The roots of the ethnic cleavages which started to rip through the army after independence had some of their origins in colonial recruiting practices, with line infantry and the artillery being raised from the North, but during the expansion of the force during the Second World War
a large proportion of more educated southerners being brought in to take up posts that required more technical training. Like in Ghana
, there was significant pressure to "Nigerianize" the armed forces, with, for example, two officers being promoted to Brigadier as a concession to public opinion on the occasion of the last British commander arriving in Lagos. From a force of 8,000 in five infantry battalions and supporting units,
strength rose to around 120,000 in three divisions by the end of the Nigerian Civil War
In terms of doctrine, the task of the Federal Nigerian army did not fundamentally change: its task remained to close with and defeat an organized enemy.
The rapid expansion saw a severe decline in troop quality.
The Nigerian expansion process led to an extreme shortage of commissioned officers, with newly created lieutenant-colonels commanding brigades, and platoons and companies often commanded by sergeants and warrant officers. This resulted in tentative command-and-control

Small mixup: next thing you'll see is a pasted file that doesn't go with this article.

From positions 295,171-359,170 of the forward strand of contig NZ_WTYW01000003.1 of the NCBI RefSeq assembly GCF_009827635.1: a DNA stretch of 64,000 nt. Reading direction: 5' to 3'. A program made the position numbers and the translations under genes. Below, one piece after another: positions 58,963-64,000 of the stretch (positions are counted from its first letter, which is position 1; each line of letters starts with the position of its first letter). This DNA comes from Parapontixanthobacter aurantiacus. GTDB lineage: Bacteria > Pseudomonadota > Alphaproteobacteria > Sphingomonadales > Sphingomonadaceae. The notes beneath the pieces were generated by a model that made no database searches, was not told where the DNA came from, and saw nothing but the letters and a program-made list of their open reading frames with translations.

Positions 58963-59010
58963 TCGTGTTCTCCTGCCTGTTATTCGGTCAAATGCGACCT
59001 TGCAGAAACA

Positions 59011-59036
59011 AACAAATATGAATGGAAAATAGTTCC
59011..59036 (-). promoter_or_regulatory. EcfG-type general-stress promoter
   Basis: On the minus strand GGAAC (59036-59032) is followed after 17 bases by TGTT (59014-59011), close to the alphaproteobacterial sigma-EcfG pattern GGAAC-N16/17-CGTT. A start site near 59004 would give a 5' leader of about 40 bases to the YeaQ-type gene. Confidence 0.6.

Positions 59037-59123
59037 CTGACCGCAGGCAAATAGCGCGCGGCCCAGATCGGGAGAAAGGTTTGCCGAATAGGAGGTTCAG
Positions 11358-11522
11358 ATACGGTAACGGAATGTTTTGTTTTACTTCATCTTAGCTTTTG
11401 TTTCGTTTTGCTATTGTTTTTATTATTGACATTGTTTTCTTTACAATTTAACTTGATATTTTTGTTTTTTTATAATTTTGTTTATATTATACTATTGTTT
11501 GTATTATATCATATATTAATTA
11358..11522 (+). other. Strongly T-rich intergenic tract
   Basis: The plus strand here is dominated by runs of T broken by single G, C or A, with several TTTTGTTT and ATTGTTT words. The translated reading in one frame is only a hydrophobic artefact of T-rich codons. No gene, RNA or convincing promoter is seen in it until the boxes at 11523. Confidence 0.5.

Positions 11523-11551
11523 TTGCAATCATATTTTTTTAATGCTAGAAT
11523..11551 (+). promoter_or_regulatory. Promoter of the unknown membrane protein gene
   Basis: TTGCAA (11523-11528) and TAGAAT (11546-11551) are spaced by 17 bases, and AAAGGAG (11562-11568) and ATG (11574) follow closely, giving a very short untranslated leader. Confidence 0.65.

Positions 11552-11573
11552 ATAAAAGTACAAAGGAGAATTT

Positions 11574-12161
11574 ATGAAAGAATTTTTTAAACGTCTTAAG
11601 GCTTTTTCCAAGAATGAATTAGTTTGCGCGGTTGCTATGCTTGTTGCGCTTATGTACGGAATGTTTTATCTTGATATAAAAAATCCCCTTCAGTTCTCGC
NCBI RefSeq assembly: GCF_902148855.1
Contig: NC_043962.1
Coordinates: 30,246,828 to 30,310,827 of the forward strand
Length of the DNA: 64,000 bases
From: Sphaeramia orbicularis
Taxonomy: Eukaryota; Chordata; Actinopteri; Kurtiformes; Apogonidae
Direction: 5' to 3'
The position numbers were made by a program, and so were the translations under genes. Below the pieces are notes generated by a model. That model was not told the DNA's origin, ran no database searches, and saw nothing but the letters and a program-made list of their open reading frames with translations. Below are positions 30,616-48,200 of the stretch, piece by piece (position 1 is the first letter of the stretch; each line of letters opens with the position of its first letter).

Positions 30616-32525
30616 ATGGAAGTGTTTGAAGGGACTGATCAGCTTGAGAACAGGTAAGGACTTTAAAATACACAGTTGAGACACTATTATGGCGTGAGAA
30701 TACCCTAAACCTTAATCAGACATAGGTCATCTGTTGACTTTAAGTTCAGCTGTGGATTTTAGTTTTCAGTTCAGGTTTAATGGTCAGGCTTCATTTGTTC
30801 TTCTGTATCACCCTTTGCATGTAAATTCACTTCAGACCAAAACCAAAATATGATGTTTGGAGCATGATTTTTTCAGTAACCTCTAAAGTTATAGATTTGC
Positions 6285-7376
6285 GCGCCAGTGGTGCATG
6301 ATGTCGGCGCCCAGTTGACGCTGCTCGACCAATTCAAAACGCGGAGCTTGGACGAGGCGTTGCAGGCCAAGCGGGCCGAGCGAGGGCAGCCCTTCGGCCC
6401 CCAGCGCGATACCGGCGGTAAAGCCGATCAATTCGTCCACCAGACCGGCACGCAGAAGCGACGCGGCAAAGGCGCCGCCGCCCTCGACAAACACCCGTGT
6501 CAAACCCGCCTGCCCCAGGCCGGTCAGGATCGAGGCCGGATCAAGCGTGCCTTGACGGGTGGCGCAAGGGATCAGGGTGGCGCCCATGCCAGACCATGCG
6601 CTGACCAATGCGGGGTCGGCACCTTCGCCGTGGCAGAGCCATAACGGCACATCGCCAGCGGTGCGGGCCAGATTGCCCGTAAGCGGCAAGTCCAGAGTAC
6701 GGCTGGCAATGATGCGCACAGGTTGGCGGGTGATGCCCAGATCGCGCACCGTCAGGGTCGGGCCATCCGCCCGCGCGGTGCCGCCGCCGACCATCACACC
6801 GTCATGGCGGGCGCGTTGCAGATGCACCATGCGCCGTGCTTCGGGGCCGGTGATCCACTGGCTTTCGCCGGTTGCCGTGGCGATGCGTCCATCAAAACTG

and in rudimentary staff work.
One result of the weak direction was that the Federals' three divisions fought independently, and competed for men and material. Writing in a 1984 study, Major Michael Stafford of the US Marine Corps noted that "Inexperienced, poorly trained and ineptly led soldiers manifested their lack of professionalism and indiscipline by massacres of innocent civilians and a failure to effectively execute infantry tactics."
Among the results was the 1967 Asaba massacre
The influence of individual personalities is generally greater in the armies of developing states, as they tend to have weaker institutional frameworks. Key personalities involved in Nigeria included then-Colonel Olusegun Obasanjo
. Obasanjo is particularly important due to his efforts to reorganize his command, 3 Division